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How can software identify one Cortex-M3/4 processor instance in a SoC containing multiple instances?

Applies to: Cortex-M3, Cortex-M4

Answer

The ARMv7-M Architecture does not provide an architected solution for this problem, as this Architecture Profile is not specifically aimed at symmetric multi-processing applications. So any solution will be implementation-specific and should be documented in the chip vendor's user documentation for the SoC product.

It is not usual for more than one Cortex-M processor to share the same boot ROM at address 0x0, as this would tend to imply that more than one processor would boot up with the same initial Main Stack Pointer (MSP) address, which would lead to stack corruption in the event of any stacking operation (including NMI or any Fault exception) occurring during the period before individual processor instances adjusted their stack pointers to point to separate memory spaces.

If the chip designer has already resolved this problem by providing different Initial Main Stack Pointer read values at address 0x0, either by providing unique boot ROM for each processor or by adding logic to intercept the read from address 0x0 and provide unique read data to each processor instance, then this value can be used directly to distinguish between the processors.

If no such distinction exists, other solutions are possible.

These processors are configurable during the chip design stage. If the processor instances are not configured identically, for example if they have different numbers of interrupts, or different interrupt priority bit widths implemented, or can be uniquely identified by the choice of optional hardware blocks such as MPU, then each instance can be identified by software testing for the presence or absence of these features.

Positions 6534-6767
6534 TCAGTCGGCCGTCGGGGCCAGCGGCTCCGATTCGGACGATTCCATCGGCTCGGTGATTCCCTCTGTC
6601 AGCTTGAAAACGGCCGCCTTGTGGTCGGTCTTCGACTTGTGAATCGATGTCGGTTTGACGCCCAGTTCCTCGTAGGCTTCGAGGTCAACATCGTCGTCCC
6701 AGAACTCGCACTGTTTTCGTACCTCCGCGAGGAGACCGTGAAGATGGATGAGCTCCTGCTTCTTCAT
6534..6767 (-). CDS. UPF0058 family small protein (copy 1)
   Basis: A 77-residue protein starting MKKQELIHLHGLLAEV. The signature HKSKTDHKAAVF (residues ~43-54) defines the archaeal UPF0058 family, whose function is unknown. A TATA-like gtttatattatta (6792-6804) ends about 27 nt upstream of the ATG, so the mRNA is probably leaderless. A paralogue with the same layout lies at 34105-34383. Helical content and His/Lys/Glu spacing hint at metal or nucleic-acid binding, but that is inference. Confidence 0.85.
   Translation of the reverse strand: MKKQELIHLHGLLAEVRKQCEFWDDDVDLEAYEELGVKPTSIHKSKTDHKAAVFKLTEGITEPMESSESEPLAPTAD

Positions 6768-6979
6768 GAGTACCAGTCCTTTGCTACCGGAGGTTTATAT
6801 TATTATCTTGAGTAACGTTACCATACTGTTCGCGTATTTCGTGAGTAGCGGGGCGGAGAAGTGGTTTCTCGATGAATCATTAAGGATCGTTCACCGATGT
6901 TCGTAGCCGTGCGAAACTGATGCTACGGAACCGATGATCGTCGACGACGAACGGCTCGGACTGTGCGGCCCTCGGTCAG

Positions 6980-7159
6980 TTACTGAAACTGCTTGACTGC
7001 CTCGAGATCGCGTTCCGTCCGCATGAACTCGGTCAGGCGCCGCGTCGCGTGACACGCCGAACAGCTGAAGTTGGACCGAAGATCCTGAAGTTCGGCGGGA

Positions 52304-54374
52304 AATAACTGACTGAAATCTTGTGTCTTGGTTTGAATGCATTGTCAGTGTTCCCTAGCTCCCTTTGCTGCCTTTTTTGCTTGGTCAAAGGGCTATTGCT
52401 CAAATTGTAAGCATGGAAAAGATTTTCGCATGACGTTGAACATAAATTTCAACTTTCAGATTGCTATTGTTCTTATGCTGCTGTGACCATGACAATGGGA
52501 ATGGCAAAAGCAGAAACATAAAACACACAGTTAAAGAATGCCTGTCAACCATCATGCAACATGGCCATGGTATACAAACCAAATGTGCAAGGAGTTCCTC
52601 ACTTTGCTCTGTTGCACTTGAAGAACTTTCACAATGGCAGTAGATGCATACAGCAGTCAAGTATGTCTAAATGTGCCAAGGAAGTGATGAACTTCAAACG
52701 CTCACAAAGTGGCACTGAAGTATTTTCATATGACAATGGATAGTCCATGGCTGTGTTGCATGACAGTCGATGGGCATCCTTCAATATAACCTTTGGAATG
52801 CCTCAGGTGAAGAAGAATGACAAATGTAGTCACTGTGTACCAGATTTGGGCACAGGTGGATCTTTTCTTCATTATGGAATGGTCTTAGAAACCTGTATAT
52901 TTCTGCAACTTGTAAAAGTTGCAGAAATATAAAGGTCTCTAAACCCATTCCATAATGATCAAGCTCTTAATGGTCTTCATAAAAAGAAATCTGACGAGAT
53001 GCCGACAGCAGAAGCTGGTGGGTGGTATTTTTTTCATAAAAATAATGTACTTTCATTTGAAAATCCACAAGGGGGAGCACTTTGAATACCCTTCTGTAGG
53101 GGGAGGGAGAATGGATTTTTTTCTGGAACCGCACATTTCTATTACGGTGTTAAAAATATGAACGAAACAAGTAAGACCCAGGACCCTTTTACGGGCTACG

For identical instances, a small APB slave device could be added at a vacant address on the External PPB of each processor, which returns a parameterized unique instance ID value to its local processor. Privileged software could read from this address to identify the instance.

If a debug capability is implemented, then any difference in the debug and trace components listed in the respective CoreSight Debug ROM Tables could be used by privileged software as a discriminator to identify the unique instances. Alternatively, if the chip designer is providing their own company ID and Part Number in the ROM Table, they could assign different part numbers for each instance; or they could add a unique instance ID value into each ROM Table located at an address after the "End of Table" entry.

If the Auxiliary Fault Status Register (AFSR) functionality is not required in the application, then the external AUXFAULT input pins of each processor instance could be tied to a different value, allowing the AFSR to be read as a de facto processor instance ID. This has the potential downside of a debugger perhaps reading the AFSR and reporting status information which may appear confusing to end users.

If the shared memory system is based around an AHB Bus Matrix from AMBA Desgn Kit (ADK) or from Cortex-M System Design Kit (CMSDK), and if that memory system does not make use of the value of the HMASTERx (where 'x' is 'S' or 'D' for System or D-Code buses) to condition slave behavior, then an alternative solution can be designed. The HMASTER inputs to the Bus Matrix can be tied to a unique identification value for each processor instance, and a shared memory-mapped slave could be implemented whose function is to return, as read data, the value of the HMASTER from the requesting slave port on the matrix. This would provide a scalable solution for any practical number of processor instances sharing the AHB memory system, and would not be misinterpreted by tools. This relies on there being only one processor instance connected to each slave interface into the bus matrix, or on using some of those HMASTER input bits to further discriminate between the processors sharing the same slave port on the matrix.

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